Which Foods Are High in Natural Estrogen?

Estrogen is a hormone primarily involved in the development, maturation and function of the female reproductive system. While estrogen is made by the body, certain foods contain high amounts of plant-based estrogens that have a similar effect compared to human estrogen. Known as phytoestrogens, these plant estrogens are found in vegetables, fruit, grains, nuts, seeds and legumes — such as black beans, soy and lentils.

Edamame is rich in lignans, a plant source of estrogen. Credit: Westend61/Westend61/GettyImages

Estrogen and Health

Estrogen is a major sex hormone involved in sexual development, pregnancy, menstruation, as well as bone, heart and emotional health. Phytoestrogens are structurally similar to human estrogen, and because they bind to estrogen receptors in the body, they can have either weak estrogen effects or estrogen-blocking effects.

Some potential benefits of phytoestrogens include a lowered risk of menopausal symptoms and heart disease, and a reduced risk of a variety of cancers including breast and prostate cancer.


Phytoestrogens are part of a larger family of substances known as phytochemicals, or plant chemicals. In general, phytochemicals are produced by plants in order to thwart disease, drought and pests.

The most abundant category of phytoestrogens is isoflavones, a substance most predominantly found in soy. Soy beans, soy milk, natto, tempeh, miso, soy cheese, soy yogurt and soy flour are all great sources of isoflavones. These phytoestrogens are also found in smaller but notable amounts in kidney beans, garbanzo beans, peanuts, pistachios and alfalfa sprouts.


Another category of phytoestrogens is lignans, found in many whole grains, nuts, seeds, legumes, fruit and vegetables. The highest dietary source of lignans is flaxseed. Sesame seeds, pistachios, chestnuts and pumpkin seeds are also good sources, and lignans are also found in a wide variety of plants, including whole grains such as rye, oats and barley, bran, berries, soy, tofu and hummus.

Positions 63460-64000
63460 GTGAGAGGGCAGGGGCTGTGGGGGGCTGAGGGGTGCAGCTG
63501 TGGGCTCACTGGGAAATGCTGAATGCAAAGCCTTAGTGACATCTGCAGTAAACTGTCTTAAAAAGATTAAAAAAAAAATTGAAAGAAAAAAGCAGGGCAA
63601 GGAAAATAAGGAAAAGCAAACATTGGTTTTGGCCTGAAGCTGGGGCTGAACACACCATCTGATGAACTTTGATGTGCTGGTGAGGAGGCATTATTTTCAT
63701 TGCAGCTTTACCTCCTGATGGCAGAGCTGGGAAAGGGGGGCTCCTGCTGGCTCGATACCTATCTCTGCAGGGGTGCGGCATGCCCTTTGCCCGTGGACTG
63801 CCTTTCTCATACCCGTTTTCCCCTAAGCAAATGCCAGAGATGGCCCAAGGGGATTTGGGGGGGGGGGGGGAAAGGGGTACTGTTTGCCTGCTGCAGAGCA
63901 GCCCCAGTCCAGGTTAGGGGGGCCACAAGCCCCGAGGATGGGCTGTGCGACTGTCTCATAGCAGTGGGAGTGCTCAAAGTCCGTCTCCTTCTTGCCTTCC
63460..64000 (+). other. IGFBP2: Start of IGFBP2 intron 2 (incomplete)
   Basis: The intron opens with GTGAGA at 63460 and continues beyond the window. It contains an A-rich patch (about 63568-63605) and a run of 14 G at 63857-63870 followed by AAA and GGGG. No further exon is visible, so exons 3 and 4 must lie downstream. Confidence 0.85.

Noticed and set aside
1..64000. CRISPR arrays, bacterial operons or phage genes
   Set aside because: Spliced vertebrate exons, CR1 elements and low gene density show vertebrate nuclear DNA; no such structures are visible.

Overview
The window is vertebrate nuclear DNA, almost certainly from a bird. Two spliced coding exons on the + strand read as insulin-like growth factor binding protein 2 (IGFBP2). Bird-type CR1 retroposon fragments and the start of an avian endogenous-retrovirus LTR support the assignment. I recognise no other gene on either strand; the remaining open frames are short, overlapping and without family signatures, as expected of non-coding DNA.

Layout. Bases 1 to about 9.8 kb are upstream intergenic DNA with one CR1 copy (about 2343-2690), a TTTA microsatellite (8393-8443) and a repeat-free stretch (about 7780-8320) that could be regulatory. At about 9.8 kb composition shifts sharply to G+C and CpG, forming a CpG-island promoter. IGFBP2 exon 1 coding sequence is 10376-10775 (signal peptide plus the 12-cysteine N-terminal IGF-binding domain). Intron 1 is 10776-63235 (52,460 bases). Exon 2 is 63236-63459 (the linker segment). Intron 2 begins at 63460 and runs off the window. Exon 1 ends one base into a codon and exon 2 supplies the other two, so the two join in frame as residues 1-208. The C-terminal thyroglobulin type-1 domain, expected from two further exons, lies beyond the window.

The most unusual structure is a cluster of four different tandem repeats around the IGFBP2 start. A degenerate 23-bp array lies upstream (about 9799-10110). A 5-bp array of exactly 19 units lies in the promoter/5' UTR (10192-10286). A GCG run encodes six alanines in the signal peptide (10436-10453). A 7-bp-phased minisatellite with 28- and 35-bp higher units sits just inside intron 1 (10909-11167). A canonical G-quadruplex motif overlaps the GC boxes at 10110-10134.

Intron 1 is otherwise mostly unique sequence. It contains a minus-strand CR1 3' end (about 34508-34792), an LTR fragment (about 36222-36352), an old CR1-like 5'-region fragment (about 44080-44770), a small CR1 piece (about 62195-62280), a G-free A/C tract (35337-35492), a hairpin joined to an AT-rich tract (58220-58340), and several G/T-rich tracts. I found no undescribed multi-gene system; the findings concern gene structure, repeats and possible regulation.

Coumestrol is a phytoestrogen in the larger class of phytochemicals known coumestans. The estrogen activity of coumestrol is stronger compared to isoflavones, although the health significance of this is unclear. This phytoestrogen is found in mung bean sprouts and most other sprouts, flaxseed, soy nuts, dried apricots, black licorice, alfalfa sprouts, multigrain bread and green tea.


Resveratrol is a phytoestrogen most notably found in grapes and red wine. Because of its anti-inflammatory and antioxidant properties, resveratrol has been identified as one of the reasons for heart health benefits associated with red wine.

In addition to potential cardiovascular benefits, this phytoestrogen may also protect against cancer, cognitive decline, and Alzheimer's disease — and promote longevity. In addition to its presence in red wine and grapes, resveratrol is also found in red and purple grape juice, peanuts and some berries, including blueberries, cranberries and bilberries.

Animal-Based Foods

Since animals produce sex hormones and also may be given hormones to promote growth or increase milk production, any animal-based food, such as milk, poultry, meat and fish, may contain the hormone estrogen.

Although in theory, consuming foods with animal estrogen can disrupt the function of other hormones that impact growth, development and fertility, the levels of estrogen in animal-based foods are substantially smaller than the hormones made in the human body.

In addition, some researchers conclude that the amounts of estrogen in animal-based foods is insignificant to human health. However, this topic remains an area of controversy.


Although phytoestrogens have proven health benefits, they are also considered endocrine disruptors, which means in certain doses and in certain conditions they can have undesirable effects.

In other words, they act on many different body tissues, and can in some situations boost estrogen activity and at other times block estrogen activity. More research is needed to fully understand how phytoestrogens work, and to understand if high intakes — such as the amounts found in supplements — carry any health risks.

However, the phytoestrogens found in whole plant foods are unlikely to be a cause for concern. If you have questions on how phytoestrogens may impact your health, speak with your doctor or dietitian.

Reviewed by Kay Peck, MPH, RD

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